HP: Writers in television are usually dubbed ‘producers’ — but the job remains primarily about words put to the page.  The double-role comes into play during the casting of new roles, and in some cases in post-production (editing, music, etc.).  But my role on Twin Peaks was almost exclusively that of a storyteller.  The creative process was fairly simple.  Mark and David laid out the long term narrative between them.  Then Mark would sit down with each scriptwriter in turn and walk them through the episode’s outline, scene by scene.  Writers were given complete freedom when it came to the execution of those scenes, and were welcome to add elements appropriate to the particular narrative moment.  Mark would then revise those scripts as needed.  I found the process liberating and never felt constrained when it came to any idea I had or wanted to add to an episode.

AH: Episode 3, which was written by you and directed by Tina Rathborne, includes an interesting exchange of opinions between Harry and Albert and a subplot concerning The Bookhouse Boys. What were your main thoughts and areas of concern for this episode, and would you agree with me that your episode primarily blends a strong suspense and mystery plot and some elements of comic relief?

HP: It was my first and favorite episode I wrote for the show.  Part of that was due to the narrative requirements of the episode — Laura Palmer’s funeral gave the episode a larger framework to write within particularly when it came to characters talking about Laura’s passing and death generally.  Comic relief was always important to us, and I especially enjoyed writing Albert — his insults/dialogue became a specialty of mine moving forward.  The episode gave me the opportunity to write suspense and emotion — but also comedic moments.  I loved every minute of it.  And Tina did a great job getting all of those qualities on screen.

AH: You mention that Albert was a character that you had a chance to develop. He is one of my favorite characters, and I love his sharp and witty monologues. How much was that a common choice among the different writers and creators of Twin Peaks – to let characters go off on tangents and do quirky and lengthy monologues – and how do you strike that balance between quirkiness and authenticity within a character? Something that I think you have managed with both Albert and Cooper, for example?

HP: That was the challenge for both characters, and others as well.  We were always given the freedom to explore tangents and monologues — more than most television shows or movies, for that matter.  Albert’s monologues were primarily comical.  Cooper’s were more difficult — one had to be very careful to stay clear of parody when it came to all the now-familiar tropes (coffee, etc.).  But that balance — between the quirky and the authentic — was one we always worked to find.  And when we didn’t?  Mark was there to revise and make sure the correct balance was achieved.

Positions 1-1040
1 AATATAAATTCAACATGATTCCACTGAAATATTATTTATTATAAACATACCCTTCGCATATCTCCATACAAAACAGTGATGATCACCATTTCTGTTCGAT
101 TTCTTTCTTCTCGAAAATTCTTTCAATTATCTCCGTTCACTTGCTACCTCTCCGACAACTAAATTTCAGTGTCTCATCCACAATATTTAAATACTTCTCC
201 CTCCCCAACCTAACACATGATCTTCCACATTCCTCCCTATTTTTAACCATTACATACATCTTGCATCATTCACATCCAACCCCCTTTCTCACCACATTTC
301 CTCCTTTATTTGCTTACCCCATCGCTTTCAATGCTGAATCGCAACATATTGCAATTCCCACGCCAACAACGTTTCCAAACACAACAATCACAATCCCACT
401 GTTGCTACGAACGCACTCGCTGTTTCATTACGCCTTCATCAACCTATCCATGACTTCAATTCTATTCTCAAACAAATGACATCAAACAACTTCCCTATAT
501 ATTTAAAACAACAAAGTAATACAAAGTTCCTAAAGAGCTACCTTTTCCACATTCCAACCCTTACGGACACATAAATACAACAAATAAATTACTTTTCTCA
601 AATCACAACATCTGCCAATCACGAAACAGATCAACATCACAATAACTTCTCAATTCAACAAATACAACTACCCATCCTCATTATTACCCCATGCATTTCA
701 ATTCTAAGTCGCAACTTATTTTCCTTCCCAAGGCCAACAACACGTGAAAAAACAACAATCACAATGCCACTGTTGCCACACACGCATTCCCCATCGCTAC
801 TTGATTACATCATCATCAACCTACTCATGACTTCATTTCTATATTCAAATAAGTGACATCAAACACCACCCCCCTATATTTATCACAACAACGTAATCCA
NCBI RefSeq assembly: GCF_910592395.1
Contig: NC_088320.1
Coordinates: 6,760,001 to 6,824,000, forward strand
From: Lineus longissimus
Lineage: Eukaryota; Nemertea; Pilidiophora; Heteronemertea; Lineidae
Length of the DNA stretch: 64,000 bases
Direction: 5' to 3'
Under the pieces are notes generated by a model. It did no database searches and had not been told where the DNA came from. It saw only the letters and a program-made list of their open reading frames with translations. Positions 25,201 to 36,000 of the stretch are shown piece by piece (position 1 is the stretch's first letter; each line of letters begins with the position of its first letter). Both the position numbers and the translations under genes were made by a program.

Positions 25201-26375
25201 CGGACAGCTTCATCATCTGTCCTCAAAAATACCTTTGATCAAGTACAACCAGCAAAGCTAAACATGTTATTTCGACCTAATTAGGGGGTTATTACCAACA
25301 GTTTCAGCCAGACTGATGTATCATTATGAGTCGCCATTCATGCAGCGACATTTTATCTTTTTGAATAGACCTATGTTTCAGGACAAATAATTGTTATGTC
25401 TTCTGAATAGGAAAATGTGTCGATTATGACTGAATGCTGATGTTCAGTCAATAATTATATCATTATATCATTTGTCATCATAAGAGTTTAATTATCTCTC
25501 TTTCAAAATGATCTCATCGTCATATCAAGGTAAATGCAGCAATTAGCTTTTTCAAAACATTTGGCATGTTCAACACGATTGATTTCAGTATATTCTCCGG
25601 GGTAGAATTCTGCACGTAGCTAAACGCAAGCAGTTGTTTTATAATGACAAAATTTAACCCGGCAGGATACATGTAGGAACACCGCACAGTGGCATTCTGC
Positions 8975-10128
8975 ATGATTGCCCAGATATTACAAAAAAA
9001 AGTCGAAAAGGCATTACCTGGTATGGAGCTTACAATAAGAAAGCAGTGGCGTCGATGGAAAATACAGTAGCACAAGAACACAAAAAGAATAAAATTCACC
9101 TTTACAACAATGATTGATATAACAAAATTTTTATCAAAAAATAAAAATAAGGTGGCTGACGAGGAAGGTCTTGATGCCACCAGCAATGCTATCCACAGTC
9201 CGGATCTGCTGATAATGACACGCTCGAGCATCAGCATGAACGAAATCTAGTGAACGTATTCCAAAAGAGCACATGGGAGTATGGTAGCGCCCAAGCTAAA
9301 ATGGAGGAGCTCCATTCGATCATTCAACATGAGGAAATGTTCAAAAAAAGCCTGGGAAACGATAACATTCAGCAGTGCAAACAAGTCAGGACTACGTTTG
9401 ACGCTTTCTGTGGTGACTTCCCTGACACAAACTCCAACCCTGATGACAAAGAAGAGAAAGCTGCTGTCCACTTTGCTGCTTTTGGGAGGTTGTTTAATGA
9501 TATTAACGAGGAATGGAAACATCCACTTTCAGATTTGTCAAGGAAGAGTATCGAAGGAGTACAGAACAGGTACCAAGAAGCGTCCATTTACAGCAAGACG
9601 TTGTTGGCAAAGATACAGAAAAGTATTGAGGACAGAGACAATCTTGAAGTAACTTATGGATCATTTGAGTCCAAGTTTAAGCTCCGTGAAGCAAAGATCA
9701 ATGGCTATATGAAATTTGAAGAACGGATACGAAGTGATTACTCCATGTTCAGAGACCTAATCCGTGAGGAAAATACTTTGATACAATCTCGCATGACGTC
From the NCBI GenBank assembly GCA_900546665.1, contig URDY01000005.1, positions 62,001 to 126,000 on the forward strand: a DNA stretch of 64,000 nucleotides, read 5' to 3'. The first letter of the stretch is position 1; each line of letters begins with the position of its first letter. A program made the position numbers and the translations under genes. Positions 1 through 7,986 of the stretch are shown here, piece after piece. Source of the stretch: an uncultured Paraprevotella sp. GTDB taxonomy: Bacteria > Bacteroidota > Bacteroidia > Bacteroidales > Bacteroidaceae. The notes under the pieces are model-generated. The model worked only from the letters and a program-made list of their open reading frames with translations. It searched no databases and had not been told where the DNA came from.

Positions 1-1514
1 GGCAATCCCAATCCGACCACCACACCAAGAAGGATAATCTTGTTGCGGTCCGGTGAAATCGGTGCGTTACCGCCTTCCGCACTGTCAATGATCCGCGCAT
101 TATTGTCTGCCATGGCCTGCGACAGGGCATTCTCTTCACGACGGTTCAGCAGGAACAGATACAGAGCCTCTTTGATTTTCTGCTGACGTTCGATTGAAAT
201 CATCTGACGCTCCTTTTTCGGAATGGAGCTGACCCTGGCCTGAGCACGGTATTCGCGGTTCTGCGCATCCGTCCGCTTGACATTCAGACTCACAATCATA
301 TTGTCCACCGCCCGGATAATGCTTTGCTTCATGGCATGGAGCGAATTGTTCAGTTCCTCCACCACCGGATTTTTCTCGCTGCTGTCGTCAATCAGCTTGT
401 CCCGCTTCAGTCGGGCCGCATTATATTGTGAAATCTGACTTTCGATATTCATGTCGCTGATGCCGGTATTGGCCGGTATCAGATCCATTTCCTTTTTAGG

AH: In my view, there were some strange, complex and transgressive elements in the original series, and it didn’t seem tailor-made to commercial broadcast TV which often abides by the principle called “least objectionable programming.” To which degree and in which ways do you feel that Twin Peaks pushed the envelope?

HP: Twin Peaks pushed the envelope in manifold ways.  And it’s to ABC’s credit that they let us do exactly what we wanted without interference or influence of any kind — the sort of freedom that simply does not exist in broadcast television today, and freedom that led directly to what makes the show so memorable.  The mystical elements, the extremity of emotion, and the role that violence played in the narrative were all game-changing when it came commercial broadcast TV.  We take much of that for granted now.  But I doubt a show like Hannibal — which I love — would exist in quite the same way without Twin Peaks’ larger influence on the medium.

AH: Why do you think that many people (including critics and fans) didn’t like Fire Walk with Me, and why do you think that the ratings of Twin Peaks dropped during the second season?

HP: Fire Walk with Me was written and produced without Mark Frost’s participation.  Lacking the alchemy I’ve referred to, the movie suffered.  It’s a fascinating document.  But it also seems separate from, rather than part of, the Twin Peaks ethos.  I’m not sure why the ratings dropped during the second season.  The show got a little insular, a little too jokey in my opinion — and I share the blame for that — and it might have been harder for audience members to follow.   But over time, I’ve come to have a much greater appreciation for the work we did in the second season.